Next up is a complete Story Animatic (21:46, below left) for "Part One" of Bender's Game---AKA the first of four episodes, once these are finally aired---and like the animatic presented on The Beast With a Billion Backs, this is an interesting extra for several reasons. Not only do we get to see early sketches of the segment presented in order, but a rough version of the final audio is also included. While there are several lapses in action along the way, the alternate dialogue is worth keeping an ear out for.
Our next extra is the curious Futurama Genetics Lab, a rather straightforward menu-based game. Viewers can choose two of several key Futurama characters and click the "mutate" button, which displays a piece of full-color art along with the hideous new character's name. Toadberg for the win!
Also here is "D&D&F (AKA "Dungeons & Dragons & Futurama", 7:02), a brief chat with David X. Cohen, writer Mike Kaplan and non-fan Mike Rowe. These three talk about their nostalgic memories of the game, or lack thereof, while sharing a handful of D&D-influenced scenes from earlier Futurama episodes. A related Easter Egg, hidden somewhere on the sub-menus, takes this little chat one step further. You have been warned: the nerd is strong with this one.
"How to Draw Futurama in 83 Easy Steps" (7:51, above right) is next, featuring several members of the Rough Draft crew and their sketches of Zoidberg, Leela and Bender. Some staff members are more helpful than others---and if you're looking for a serious art lesson, don't get your hopes up. On a related note is another 3-D Model Gallery (5:03) with commentary from several animators, in which a number of ships from the film's "Demolition Derby" sequence are put on rotating display.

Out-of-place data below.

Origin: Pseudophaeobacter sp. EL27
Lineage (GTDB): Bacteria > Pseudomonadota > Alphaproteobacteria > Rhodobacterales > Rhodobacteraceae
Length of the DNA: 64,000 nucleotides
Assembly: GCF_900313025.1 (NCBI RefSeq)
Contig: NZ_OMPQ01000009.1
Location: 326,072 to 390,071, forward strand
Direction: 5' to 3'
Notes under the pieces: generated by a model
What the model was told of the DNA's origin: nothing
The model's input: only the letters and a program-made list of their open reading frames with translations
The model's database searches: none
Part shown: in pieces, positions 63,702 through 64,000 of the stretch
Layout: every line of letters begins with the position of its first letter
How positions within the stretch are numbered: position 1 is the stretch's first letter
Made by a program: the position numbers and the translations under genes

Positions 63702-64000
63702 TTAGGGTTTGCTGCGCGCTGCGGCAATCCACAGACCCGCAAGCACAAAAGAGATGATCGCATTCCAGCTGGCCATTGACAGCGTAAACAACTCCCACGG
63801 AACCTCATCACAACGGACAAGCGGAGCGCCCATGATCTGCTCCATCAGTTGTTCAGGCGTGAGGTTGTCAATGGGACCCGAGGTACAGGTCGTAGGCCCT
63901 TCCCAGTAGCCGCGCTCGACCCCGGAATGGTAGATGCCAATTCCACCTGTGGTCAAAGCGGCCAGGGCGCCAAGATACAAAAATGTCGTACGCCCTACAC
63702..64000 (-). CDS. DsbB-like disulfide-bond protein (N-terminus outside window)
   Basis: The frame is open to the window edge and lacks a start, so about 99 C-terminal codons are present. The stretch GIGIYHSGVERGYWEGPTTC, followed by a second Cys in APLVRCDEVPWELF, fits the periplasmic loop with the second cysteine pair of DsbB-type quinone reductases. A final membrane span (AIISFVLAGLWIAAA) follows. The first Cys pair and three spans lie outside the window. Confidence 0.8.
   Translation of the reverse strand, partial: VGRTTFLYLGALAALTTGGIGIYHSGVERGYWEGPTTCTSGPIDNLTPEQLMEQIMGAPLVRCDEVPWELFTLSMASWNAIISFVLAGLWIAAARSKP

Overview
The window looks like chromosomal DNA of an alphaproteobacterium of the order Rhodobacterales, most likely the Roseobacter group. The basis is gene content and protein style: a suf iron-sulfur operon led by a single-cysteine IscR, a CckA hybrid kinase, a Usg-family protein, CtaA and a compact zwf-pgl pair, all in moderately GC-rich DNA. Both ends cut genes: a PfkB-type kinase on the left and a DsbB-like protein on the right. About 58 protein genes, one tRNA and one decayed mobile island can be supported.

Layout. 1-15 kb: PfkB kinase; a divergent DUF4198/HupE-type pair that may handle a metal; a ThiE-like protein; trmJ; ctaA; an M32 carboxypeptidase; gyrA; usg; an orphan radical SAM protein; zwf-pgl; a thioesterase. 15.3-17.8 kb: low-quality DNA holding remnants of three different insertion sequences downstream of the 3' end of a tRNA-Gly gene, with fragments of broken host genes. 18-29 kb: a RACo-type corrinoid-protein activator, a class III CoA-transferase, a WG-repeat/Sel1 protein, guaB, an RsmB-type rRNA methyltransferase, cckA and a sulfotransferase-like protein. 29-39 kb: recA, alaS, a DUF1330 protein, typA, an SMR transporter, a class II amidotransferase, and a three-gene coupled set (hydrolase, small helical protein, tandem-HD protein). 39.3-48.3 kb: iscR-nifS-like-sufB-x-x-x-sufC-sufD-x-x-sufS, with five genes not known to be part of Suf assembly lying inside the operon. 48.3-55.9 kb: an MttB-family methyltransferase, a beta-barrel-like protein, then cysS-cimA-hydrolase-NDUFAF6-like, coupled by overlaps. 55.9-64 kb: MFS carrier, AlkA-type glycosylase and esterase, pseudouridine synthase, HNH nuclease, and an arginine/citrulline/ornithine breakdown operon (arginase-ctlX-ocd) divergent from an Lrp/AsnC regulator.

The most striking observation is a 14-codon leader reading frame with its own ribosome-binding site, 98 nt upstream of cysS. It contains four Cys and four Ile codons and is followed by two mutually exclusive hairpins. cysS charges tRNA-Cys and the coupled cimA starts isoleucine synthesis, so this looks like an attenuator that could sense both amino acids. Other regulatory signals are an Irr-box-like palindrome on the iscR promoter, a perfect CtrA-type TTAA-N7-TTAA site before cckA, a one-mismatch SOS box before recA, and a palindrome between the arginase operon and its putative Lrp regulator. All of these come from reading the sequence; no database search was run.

A number of shorter extras close things out, leading off with a Deleted Scene entitled "Cup or Nozzle?" (1:02). This short sequence, which involves the kids at a treat stand, is presented in rough animatic form and bookended by finished clips where it would've fit in. "Blooperama 2" (1:48) is another session with several key voice actors goofing around and flubbing their lines. There's also an Anti-Piracy Warning (1:11) featuring Bender that spoofs those PSAs on all your favorite discs, as well as a Preview for Into the Wild Green Yonder (1:12), the fourth and most likely final Futurama film.
All bonus features are presented in anamorphic widescreen and 1.33:1 aspect ratios, but no subtitles or Closed Captions are included. This is a satisfying assortment of extras overall, roughly on par with those found on The Beast With A Billion Backs.
It's certainly a modest step in the right direction, but there's no doubt that Futurama still hasn't quite returned to form. The long-standing half-hour format simply has a bit too much trouble staying completely on track for 90 minutes---but luckily for us, there are plenty of terrific sight gags, one-liners and clever twists along the way. Most fans will find Bender's Game the most satisfying of the three Futurama films, though I still prefer the more ambitious Bender's Big Score overall. Fox's DVD package follows suit with the other two films, combining a decent technical presentation (screener issues aside) with a batch of amusing and appropriate bonus features. Those who've kept up with the Futurama gang should find Bender's Game a worthy enough effort, while those new to the franchise will want to choose a much earlier starting point. Recommended.